Though public photography makes for easier and effective research regarding public space ethnography , have a read of this research paper to understand . It gives us, the researcher, the chance to study and record how people live in their culture or their traditions. It gives us the opportunity to understand and share their beliefs along as we follow our codes of ethics, in order to prevent harm to that culture. In a way I think this safeguards are work, where we are able to know what is ethically right and follow it, making sure our work is sound and trust worthy.

 I would love to hear your thoughts , please feel free to leave a comment below .

All the best , Chelsea


Colberg, J 2013, A photo of a man I took downtown that he asked me to delete. I did. , Conscientious extended, weblog post, 3rd April, viewed 1st September 2016, <;.

Kim, E 2011, Are there any Ethics in street Photography? , Erickimphotography, weblog post, 26th February, viewed 1st September 2016, <;.

Arts Law Centre of Australia  2016, Street Photographer’s rights information sheet, Australian National Community legal centre of the arts, viewed 1st  September  2016, <;.


Time geography – lets go to the movies as studied by Hagerstrand

Time geography – lets go to the movies as studied by Hagerstrand

I was lucky enough to be able to drag my boyfriend along with me to the movies; it may have taken all about two seconds for him to agree to come with me. Unlike me Alex loves the movies, he is a movie theater enthusiasts he is absolutely addicted to the atmosphere that the cinema can provide. As he constantly says to me, it gives him the feeling that he can escape reality for the brief 1.5 to 2 hours. Making this week blog task easy to achieve, we decided to watch one very over priced movie Bad Moms, little did Alex realize this was essentially a chick flick, so I felt like I won a secrete victory there. I set out with a goal to watch and record what other people did during the movies, including us.


(source:  Cinematreasures)

It soon became evident that there were silent rules that everyone follows, when visiting the movies and by watching people during our movie it become interesting to witness what people did during the movie that made them feel more comfortable within the cinema. In a weird way they all established their own certain rituals, including where the felt comfortable sitting and whether they followed there designated sitting or whether they brought their own food. In our particular cinema, it was quite a late session starting at 9:30pm at Greater Union at Westfield Miranda. It soon became obvious that everyone present was sitting in two particularly couples, however what become interesting is that everyone sitting in our cinema theatre felt comfortable sitting separated from the crowd of other couples. Leaving quite reasonable gaps between them, something that I know Alex and myself also did. When asked where to sit Alex replied to the usher that he wanted us to sit in the middle of theatre, when I asked him why he replied that he never really thought about it but after given thought he established that he felt that he wasn’t being watched in the middle of the theater he felt like he didn’t have everyone staring at the back of his head, that the middle gave him the best view of the screen.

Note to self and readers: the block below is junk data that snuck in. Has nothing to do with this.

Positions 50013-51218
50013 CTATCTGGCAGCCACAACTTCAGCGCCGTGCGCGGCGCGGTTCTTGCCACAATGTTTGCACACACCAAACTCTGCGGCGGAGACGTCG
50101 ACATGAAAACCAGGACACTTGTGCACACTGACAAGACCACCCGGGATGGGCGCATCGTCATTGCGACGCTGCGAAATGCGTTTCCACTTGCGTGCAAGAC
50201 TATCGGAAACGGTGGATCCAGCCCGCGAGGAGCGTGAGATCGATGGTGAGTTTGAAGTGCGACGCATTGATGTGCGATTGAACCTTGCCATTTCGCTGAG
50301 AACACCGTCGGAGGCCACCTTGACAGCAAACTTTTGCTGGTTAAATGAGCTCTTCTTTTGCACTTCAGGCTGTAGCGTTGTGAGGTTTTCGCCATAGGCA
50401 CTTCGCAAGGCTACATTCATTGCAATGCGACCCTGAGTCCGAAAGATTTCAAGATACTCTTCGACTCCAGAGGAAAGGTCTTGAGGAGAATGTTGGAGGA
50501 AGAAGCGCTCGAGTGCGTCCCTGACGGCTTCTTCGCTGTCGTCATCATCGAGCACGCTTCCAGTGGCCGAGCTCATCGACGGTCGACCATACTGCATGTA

What was interesting is before the movie even started hardly anyone was talking to each other, instead the majority of the girls in the theatre where on the phones. Scrolling through social media in particular Facebook, I must admit I was guilty of this too. Alex and I didn’t buy any food at the theaters this time, we both looked at the prices and both agreed 15 dollars for a coke and popcorn wasn’t ideal. So the cheap people we are opted for Coles lollies (what else are University students meant to do, so please hold the judgment ha-ha). Though there were a considerable amount of moviegoers that didn’t have the same view as us, they were busy chomping away on their popcorn and chop tops.

In the text written by Hagerstrand (2001) he studied the way people acted and how they behaved in society, particular “ the effects of space on human behavior”(Hagerstrand, 2001,p.1) studying human migration patterns. Highlighting the importance of time in Human activity “Time has a crucial importance when it comes to fitting people and things together for functioning in socio-economic systems” (Hagerstrand, 2001,p.2). Stating that even though a venue like a movie theatre might be close to you there are often obstacles that get in our way. For instances a person cannot allocate enough time to travel to it, allowing the person to not attended the movie (Hagerstrand, 2001,p.2). He uses three categories to describe the limitations or constraints a person can come across regarding time geography (Hagerstrand, 2001,p.2). The first is Capability, where a person considers how they might get somewhere (Hagerstrand, 2001,p.2). For example for Alex and myself attending the movies theater, wasn’t such a big issue for us we both have our full license. This allowed us the comfort of knowing that we could easily get there and back quickly and without hassle. A particularly benefit knowing that we chose a later movie session. If for some reason we didn’t have our cars and had to catch the train, I highly doubt we would make the effort to travel from our home to Miranda for a movie that late. Money wasn’t a factor for us too, of course it played a part in our minds we where both just able to afford it. Thus as Hagerstrand (2001,p.2) describes it, is his capability theory.